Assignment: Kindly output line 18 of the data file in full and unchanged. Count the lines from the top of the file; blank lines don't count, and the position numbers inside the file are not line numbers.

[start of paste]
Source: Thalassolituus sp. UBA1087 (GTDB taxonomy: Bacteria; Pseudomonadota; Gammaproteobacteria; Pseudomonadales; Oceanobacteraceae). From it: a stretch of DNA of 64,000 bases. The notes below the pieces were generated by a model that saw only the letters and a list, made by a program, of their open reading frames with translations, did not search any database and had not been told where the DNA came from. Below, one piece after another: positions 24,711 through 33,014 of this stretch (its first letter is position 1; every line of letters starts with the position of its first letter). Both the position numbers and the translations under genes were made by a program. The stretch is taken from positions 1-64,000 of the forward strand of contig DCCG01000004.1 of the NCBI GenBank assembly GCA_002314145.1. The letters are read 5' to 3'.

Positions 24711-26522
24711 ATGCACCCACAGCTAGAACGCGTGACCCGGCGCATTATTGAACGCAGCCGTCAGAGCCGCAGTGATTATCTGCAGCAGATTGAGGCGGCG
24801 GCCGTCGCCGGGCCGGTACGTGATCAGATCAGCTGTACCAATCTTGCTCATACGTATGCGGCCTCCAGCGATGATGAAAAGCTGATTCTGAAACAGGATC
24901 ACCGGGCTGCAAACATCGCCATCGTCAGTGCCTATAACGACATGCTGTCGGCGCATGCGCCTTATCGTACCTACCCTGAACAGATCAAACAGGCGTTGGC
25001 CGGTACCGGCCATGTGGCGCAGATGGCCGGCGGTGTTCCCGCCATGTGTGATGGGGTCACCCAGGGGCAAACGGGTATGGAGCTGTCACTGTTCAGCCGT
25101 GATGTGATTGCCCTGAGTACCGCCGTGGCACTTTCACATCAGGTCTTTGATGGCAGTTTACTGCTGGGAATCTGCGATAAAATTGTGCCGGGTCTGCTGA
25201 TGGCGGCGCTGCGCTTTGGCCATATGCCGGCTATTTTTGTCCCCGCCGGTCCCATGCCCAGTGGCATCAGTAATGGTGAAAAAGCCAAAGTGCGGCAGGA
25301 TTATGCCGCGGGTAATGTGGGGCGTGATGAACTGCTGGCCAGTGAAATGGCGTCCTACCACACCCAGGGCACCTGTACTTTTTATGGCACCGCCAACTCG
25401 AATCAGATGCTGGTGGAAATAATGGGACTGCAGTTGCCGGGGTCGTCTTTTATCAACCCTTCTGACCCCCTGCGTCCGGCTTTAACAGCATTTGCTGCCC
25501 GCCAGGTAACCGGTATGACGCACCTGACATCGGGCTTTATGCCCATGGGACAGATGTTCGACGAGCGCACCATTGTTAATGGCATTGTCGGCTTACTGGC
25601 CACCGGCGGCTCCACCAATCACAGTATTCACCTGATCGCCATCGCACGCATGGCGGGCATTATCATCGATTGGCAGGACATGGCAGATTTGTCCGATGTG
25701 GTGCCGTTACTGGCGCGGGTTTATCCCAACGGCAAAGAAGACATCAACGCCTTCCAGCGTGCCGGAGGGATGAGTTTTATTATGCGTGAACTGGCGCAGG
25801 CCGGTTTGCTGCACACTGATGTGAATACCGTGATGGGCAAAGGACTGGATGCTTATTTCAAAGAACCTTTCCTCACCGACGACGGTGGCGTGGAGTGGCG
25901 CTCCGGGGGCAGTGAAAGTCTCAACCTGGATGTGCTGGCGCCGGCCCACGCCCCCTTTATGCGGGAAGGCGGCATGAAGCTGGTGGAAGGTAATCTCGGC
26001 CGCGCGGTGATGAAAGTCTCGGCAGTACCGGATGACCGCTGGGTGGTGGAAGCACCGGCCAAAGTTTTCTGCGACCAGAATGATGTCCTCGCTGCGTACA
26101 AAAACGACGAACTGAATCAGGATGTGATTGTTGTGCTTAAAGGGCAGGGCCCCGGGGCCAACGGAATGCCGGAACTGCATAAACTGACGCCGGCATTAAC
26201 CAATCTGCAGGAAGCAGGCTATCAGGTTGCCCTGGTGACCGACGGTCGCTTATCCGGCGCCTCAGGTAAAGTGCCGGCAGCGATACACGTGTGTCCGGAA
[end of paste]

26201 CAATCTGCAGGAAGCAGGCTATCAGGTTGCCCTGGTGACCGACGGTCGCTTATCCGGCGCCTCAGGTAAAGTGCCGGCAGCGATACACGTGTGTCCGGAA